The watermark level configured for next-hop memory is also effective for encapsulation memory. Therefore, if the percentage of free memory for encapsulation region falls below the configured watermark, logs are generated.

If the free memory percentage is lower than the free memory watermark of a specific memory type, the following error message is recorded in the syslog:

“Resource Monitor: FPC <slot no> PFE <pfe inst> <“JNH memory” or “FW/ Filter memory”> is below set watermark <configured watermark>”.

You can configure resource-monitoring tracing operations by using the traceoptions file <filename> flag flag level level size bytes statement at the [edit system services resource-monitor] hierarchy level. By default, messages are written to /var/log/rsmonlog. The error logs associated with socket communication failure (between the Routing Engine and the Packet Forwarding Engine) are useful in diagnosing the problems in the communication between the Routing Engine and the Packet Forwarding Engine.

From the Ukern perspective, MPC5E contains only one Packet Forwarding Engine instance. The show chassis fabric plane command output displays the state of fabric plane connections to the Packet Forwarding Engine. Because two Packet Forwarding Engines exist, you notice PFE-0 and PFE-1 in the output.

Because only one Packet Forwarding Engine instance for MPC5E exists, the output of the show system resource-monitor fpc command displays only one row corresponding to Packet Forwarding Engine instance 0.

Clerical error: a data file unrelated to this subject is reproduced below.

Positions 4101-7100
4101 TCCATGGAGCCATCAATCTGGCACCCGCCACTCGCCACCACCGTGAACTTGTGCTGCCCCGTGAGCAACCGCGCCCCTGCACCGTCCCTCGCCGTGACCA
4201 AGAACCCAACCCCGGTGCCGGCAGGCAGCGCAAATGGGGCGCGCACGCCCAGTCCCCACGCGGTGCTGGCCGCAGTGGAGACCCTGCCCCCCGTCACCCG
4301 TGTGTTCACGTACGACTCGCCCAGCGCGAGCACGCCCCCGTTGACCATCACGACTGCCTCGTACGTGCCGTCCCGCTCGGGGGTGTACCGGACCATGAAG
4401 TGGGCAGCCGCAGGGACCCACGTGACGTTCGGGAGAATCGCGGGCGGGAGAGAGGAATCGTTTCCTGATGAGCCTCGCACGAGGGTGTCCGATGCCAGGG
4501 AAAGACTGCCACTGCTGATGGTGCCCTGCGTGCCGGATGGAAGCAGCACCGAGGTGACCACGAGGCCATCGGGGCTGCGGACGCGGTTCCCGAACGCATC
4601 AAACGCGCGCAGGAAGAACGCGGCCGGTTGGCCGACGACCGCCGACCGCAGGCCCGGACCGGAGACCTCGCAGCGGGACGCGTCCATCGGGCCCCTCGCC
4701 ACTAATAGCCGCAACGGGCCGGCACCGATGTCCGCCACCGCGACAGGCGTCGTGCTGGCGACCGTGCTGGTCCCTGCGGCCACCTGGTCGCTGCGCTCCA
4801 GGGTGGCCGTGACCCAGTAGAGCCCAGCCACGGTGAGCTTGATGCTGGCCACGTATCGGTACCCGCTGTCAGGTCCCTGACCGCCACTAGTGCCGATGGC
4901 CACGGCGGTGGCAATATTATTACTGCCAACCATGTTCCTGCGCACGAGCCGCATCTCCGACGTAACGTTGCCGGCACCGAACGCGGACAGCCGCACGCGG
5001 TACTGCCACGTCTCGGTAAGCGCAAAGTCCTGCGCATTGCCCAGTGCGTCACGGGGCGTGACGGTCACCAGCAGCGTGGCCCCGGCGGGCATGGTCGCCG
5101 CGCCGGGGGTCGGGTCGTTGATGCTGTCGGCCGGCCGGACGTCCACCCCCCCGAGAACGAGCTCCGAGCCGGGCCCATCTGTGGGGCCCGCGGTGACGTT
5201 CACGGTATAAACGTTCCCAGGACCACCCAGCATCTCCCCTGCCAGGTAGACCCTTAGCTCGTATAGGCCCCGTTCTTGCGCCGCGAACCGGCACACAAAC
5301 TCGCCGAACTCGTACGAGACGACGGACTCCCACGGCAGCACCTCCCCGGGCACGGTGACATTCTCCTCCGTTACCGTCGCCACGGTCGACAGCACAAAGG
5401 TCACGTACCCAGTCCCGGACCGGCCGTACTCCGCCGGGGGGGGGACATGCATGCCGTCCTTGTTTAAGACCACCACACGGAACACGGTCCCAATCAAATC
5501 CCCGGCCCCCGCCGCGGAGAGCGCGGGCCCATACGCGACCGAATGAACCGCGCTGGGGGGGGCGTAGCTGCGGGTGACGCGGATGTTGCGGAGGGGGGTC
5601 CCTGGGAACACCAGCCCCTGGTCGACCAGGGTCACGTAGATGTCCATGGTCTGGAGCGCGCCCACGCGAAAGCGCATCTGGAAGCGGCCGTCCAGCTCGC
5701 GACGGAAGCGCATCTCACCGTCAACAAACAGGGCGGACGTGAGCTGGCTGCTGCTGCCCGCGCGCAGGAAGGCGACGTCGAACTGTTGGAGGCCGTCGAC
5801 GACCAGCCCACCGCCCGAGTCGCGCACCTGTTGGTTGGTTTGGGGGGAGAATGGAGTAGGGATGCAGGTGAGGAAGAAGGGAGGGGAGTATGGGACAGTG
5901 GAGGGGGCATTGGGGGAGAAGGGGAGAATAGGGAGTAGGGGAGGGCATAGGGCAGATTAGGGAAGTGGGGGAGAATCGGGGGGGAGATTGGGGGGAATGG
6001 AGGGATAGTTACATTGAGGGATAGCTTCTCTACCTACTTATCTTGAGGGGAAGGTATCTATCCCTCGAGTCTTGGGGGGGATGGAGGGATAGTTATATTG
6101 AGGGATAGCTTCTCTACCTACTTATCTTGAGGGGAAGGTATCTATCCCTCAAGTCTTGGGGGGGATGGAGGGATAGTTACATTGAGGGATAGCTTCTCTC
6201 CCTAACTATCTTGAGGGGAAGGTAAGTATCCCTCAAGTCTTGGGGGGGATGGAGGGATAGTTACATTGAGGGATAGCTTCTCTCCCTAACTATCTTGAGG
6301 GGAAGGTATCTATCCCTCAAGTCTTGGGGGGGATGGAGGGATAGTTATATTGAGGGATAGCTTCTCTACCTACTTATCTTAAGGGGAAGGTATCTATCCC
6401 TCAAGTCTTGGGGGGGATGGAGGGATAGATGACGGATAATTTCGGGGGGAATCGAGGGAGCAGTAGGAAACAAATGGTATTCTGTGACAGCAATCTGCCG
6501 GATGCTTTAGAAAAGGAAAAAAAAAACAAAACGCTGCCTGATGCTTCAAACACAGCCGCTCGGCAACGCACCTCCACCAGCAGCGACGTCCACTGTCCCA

The configured watermark is retained across GRES and unified ISSU procedures.

Diagnosing and Debugging System Performance by Configuring Memory Resource Usage Monitoring on MX Series Routers

Junos OS supports a resource monitoring capability using both the CLI and SNMP MIB queries. You can employ this utility to provision sufficient headroom (memory space limits that are set for the application or virtual router) for ensuring system stability, especially the health and operating efficiency of I-chip-based line cards and Trio-based FPCs on MX Series routers. When the memory utilization, either the ukernel memory or ASIC memory reaches a certain threshold, the system operations compromise on the health and traffic-handling stability of the line card and such a trade-off on the system performance can be detrimental for supporting live traffic and protocols.

To configure the properties of the memory resource-utilization functionality:

  1. Specify that you want to configure the monitoring mechanism for utilization of different memory resource regions.

    This feature is enabled by default and you cannot disable it manually.

  2. Specify the high threshold value, exceeding which warnings or error logs are generated, for all the regions of memory, such as heap or ukernel, next-hop and encapsulation, and firewall filter memory.
  3. Specify the percentage of free memory space used for next-hops to be monitored with a watermark value.
  4. Specify the percentage of free memory space used for ukernel or heap memory to be monitored with a watermark value.
  5. Specify the percentage of free memory space used for firewall and filter memory to be monitored with a watermark value.
    Note

    The default value and the configured value of the watermark value for the percentage of free next-hop memory also applies to encapsulation memory. The default watermark values for the percentage of free ukernel or heap memory, next-hop memory, and firewall filter memory are 20 percent.

  6. Disable the generation of error log messages when the utilization of memory resources exceeds the threshold or checkpoint levels. By default, messages are written to /var/log/rsmonlog.
  7. Define the resource category that you want to monitor and analyze for ensuring system stability, especially the health and operating efficiency of I-chip-based line cards and Trio-based FPCs on MX Series routers. The resource category includes detailed CPU utilization, session rate, and session count statistics. You use the resource category statistics to understand the extent to which new attack objects or applications affect performance.